Yugoslav forces in Kosovo, including the paramilitaries and other irregulars, are attacked by a combination of airmobile forces mostly attacking from the West (Albania), and armored and airmobile forces attacking from Macedonia South to North toward Pristina, the capitol. The attack is made in overwhelming force against, first, Yugoslav regular forces and paramilitaries in fixed sites, and then against mobile units and groupings. It is preceded, as in Case Two as well, with encouragement to the Yugoslavs to surrender and "walk away" from battle unarmed. Simultaneously, air attacks fix and destroy Yugoslav forces throughout Serbia that could reinforce forces in Kosovo. The province is isolated. Fresh troops and equipment flow in directly from the United States and other NATO countries, and from the sea. Within a few weeks, Kosovo is in NATO hands, its border crossings to Yugoslavia held by NATO forces.
In this option, reinforcement of Yugoslav forces by other Yugoslav units will fail, as moving vehicles and troop formations are easily detected and engaged by NATO air forces and long-range fires. The Yugoslav Army is not impressive; even its own officers, as reported in the open press, have misgivings about the quality of their conscripts. Its equipment is old and of lower quality than NATO's, and its doctrine is outdated.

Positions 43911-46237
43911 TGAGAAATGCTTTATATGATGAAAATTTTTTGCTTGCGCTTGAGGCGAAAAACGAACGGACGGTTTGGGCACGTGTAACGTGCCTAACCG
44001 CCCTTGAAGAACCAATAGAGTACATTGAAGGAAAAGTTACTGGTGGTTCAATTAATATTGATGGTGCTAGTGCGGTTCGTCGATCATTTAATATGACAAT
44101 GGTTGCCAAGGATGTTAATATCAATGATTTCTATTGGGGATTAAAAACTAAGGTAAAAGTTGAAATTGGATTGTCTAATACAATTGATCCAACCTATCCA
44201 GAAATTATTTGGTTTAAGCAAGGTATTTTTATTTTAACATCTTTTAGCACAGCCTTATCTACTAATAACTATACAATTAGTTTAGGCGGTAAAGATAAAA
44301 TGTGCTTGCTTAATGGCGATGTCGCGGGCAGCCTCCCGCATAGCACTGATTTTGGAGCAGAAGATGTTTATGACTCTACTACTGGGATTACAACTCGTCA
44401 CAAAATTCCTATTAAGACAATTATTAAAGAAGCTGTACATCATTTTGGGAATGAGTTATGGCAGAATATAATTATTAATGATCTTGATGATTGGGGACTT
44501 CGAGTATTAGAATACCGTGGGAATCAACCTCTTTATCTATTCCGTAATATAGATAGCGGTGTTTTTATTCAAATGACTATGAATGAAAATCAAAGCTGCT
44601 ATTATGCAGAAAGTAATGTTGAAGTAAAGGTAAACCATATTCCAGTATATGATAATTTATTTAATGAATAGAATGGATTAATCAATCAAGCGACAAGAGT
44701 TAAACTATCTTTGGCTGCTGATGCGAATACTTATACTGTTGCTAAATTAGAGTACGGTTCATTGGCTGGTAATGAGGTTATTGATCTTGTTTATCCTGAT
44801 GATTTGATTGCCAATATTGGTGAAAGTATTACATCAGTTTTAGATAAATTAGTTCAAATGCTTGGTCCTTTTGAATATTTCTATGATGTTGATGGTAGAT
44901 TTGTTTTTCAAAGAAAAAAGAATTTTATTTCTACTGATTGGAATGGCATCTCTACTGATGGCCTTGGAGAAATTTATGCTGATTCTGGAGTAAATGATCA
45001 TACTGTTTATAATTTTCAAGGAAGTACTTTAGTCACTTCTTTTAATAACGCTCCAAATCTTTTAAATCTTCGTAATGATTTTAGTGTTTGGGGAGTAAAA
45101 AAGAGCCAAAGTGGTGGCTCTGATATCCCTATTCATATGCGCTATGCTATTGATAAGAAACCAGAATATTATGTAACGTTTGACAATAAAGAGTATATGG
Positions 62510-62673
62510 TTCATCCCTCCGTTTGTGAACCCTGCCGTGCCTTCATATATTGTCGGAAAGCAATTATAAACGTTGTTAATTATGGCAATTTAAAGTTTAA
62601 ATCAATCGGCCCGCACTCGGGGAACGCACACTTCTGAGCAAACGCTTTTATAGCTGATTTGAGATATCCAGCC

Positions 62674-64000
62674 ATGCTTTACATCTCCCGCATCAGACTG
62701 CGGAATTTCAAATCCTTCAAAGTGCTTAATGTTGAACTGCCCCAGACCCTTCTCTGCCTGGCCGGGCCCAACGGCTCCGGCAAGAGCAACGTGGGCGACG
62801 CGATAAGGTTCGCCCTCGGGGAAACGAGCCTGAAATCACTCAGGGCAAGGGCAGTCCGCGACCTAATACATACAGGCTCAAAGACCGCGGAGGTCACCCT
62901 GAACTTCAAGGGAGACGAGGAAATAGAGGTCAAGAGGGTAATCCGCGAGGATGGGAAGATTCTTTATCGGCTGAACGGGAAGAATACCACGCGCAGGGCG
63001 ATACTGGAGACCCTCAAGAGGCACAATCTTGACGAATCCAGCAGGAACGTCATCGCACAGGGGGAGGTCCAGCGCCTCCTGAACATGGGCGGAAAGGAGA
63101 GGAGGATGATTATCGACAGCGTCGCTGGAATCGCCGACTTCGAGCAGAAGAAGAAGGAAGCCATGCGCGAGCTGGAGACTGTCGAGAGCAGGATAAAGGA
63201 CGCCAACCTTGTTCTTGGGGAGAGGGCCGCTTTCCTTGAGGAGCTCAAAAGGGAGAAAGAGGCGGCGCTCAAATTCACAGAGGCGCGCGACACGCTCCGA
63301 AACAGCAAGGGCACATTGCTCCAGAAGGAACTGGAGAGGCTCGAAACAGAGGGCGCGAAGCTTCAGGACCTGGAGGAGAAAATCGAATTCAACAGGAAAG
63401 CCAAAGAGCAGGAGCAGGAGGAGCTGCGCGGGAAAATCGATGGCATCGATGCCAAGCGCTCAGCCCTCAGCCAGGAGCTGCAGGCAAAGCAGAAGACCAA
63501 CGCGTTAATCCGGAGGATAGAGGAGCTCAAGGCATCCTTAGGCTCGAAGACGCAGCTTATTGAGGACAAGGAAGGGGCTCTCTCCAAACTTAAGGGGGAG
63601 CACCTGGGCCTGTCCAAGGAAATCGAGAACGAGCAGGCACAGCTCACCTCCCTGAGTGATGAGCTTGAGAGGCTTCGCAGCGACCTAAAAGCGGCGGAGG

The ability of the Yugoslav government to mount a WWII-style guerilla campaign in Kosovo against NATO is also doubtful. By open accounts, the paramilitaries are mostly city-dwelling thugs and unlikely candidates for hardscrabble guerilla warfare. More importantly, most of the population of Kosovo that would be necessary to support guerilla bands has either been displaced or is liable to be violently anti-Serb, or both.